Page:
I’m kinda torn. On the one hand, SXSW is nothing but a glorified ACL, a festival starring artists who don’t need the attention from major record labels that South-by brass purport to provide for up-and-comers –– the annual Austin-based festival/conference’s mission is to show off new artists to industry big wigs.
You could argue that marquee artists such as David Garza, Los Lonely Boys, The Duke Spirit, DeVotchKa, and Sondre Lerche –– all slated to play this year’s festival –– are taking showcase spots that should go to burgeoning no-names, who need a break and could take advantage of the platform provided by South-by. But a couple of things: One, independent artists don’t necessarily need record labels to survive these days. The average indie-rocker or hip-hopper can just continue churning out albums and playing loads of shows and make a good living for him- or herself. Will he or she be a zillionaire and on the cover of Rolling Stone? No, but he or she might be able to make car payments on time, get some health insurance, and maybe take a few vacations here and there.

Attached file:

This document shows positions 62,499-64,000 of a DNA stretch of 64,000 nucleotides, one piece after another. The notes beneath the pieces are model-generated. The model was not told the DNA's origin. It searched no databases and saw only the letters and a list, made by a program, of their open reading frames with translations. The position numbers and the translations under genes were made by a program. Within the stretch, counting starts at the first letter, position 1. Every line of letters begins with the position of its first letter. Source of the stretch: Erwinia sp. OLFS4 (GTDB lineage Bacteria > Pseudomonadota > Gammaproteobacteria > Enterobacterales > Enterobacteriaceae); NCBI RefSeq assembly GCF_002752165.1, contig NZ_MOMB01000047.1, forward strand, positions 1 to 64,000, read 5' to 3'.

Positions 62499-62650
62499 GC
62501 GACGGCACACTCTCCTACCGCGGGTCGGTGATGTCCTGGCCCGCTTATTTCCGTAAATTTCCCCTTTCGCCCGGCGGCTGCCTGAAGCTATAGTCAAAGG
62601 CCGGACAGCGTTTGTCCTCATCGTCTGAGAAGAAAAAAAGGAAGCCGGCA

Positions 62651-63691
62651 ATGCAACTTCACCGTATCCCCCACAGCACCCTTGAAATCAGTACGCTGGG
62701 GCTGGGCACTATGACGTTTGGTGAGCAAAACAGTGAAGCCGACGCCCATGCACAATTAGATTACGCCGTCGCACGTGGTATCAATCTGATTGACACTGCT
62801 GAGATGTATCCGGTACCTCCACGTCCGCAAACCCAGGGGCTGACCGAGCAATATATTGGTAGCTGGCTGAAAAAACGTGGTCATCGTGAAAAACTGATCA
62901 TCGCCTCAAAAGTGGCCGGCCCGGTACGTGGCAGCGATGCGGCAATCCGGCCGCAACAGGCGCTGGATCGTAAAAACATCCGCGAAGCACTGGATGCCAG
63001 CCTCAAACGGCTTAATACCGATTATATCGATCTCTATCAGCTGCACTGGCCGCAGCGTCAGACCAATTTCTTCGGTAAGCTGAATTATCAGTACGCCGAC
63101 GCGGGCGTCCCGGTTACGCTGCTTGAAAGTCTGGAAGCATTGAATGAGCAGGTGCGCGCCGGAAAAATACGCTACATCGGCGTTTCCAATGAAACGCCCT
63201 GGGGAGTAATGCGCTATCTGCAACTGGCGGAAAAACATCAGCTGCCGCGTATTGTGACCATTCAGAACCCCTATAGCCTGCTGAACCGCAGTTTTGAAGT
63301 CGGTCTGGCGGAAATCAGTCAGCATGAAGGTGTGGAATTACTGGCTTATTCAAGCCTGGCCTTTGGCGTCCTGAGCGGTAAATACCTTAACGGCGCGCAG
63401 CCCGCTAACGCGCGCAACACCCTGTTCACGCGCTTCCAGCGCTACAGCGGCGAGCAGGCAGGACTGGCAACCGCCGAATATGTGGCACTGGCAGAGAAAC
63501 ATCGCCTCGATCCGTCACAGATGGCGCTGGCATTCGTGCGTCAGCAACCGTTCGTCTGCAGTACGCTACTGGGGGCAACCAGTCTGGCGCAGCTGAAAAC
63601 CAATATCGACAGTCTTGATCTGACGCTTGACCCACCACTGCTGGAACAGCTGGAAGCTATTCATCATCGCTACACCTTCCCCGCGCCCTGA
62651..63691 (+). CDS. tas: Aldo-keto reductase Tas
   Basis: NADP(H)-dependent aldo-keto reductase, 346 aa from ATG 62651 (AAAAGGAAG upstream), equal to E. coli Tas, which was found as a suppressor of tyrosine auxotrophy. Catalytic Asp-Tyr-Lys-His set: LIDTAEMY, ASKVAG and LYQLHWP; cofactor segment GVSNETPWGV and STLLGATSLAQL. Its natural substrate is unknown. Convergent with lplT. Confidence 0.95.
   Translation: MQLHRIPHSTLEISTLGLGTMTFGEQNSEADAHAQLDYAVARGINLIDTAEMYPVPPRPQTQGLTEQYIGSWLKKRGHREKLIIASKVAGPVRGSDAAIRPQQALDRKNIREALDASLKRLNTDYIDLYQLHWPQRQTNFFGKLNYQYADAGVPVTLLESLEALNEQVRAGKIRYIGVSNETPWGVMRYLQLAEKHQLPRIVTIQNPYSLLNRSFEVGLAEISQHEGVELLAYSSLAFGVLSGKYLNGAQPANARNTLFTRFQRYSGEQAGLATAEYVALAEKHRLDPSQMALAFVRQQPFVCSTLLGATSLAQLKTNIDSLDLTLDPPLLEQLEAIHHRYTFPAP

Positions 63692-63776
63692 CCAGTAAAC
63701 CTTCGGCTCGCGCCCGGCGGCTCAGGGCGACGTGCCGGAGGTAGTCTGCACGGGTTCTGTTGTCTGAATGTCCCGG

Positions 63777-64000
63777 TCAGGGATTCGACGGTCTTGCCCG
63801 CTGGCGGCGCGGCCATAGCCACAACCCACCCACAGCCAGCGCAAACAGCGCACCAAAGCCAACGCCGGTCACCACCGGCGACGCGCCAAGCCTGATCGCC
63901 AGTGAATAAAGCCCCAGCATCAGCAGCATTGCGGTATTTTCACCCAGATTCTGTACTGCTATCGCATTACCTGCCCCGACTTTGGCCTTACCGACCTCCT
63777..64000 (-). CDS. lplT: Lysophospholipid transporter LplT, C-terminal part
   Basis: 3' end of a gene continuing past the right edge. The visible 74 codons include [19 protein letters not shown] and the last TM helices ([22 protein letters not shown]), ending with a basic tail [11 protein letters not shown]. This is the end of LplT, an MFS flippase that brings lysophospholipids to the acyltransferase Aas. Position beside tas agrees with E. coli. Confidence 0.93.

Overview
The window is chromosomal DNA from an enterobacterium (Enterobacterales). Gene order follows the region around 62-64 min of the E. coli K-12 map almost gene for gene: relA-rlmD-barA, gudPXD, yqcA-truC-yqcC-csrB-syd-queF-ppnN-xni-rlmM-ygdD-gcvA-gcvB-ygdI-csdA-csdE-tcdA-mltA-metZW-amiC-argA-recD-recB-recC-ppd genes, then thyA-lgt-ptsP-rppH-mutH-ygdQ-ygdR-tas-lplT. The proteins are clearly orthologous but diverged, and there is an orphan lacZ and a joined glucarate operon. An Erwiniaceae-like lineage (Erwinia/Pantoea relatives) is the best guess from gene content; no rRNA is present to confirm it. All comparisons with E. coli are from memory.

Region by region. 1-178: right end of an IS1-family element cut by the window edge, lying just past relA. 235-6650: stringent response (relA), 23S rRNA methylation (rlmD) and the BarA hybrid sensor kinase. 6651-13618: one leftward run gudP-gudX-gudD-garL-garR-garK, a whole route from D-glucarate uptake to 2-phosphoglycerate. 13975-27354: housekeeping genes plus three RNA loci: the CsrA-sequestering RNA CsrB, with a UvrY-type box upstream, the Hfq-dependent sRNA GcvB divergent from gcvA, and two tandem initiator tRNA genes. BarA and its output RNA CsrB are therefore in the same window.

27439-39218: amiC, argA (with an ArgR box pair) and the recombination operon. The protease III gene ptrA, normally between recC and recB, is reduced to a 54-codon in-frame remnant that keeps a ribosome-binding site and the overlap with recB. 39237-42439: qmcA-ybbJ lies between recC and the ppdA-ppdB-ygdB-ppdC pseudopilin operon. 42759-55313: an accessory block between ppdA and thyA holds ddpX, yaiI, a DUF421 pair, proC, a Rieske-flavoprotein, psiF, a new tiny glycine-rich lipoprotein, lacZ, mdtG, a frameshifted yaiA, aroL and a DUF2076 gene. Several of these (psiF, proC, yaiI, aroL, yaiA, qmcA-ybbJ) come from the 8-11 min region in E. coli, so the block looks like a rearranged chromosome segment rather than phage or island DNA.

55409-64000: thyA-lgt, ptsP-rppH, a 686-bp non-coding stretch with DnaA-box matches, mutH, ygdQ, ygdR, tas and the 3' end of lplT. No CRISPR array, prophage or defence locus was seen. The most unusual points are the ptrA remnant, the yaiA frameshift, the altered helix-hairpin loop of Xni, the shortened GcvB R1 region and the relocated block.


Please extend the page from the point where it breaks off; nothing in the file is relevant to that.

And, two, SXSW is in the entertainment business and, being in entertainment business, consequently needs to get butts in the seats, as the old saying goes. Most folks are more likely to travel from afar to pay to see DeVotchKa or The Duke Spirit than some no-name band from, well, Fort Worth. So the mix of established acts and up-and-comers begins to make $en$e. And then there’s the mainstream media: For a no-name artist to book shows nationally and perhaps internationally, he or she needs press, good press. We media types are still heartened to see that a recommendation from a respected publication (or, yes, even a respected blog) can go a long way in helping an up-and-comer establish artistic legitimacy in the marketplace. Chances are that a no-name band with Pitchfork approval is going to get more butts in the seats than a no-name band with only Fort Worth Weekly pats on the back, no matter how erotic. If you’ve ever been to South-by, you’d be forgiven for thinking that for every two musicians there’s a critic or blogger who’s been invited. There have been some local success stories over the years. Some Fort Worth artists have returned from playing sanctioned or unsanctioned South-by showcases and landed not major record label deals but publishing deals, new publicists, or new management, though, yes, most of the time Fort Worth artists return merely with the satisfaction of having performed valiantly (and in front of decent-sized crowds). We all should have high hopes for SXSW 2011, a watershed year for Fort Worth’s presence at the festival/conference. Eight Fort Worth artists –– The Burning Hotels, Telegraph Canyon, The Orbans, Mind Spiders, Analog Rebellion, The World Famous Tony Williams, Snow Tha Product, and Complete –– will be playing sanctioned showcases. Never before have as many Fort Worth artists been invited to play sanctioned showcases as this year. Last year, for example, only two Fort Worth artists (Complete and Telegraph Canyon) played sanctioned showcases, and the years before were equally tragically short on Fort Worth talent. Since South-by still matters, we should all be proud of this year’s representative artists.
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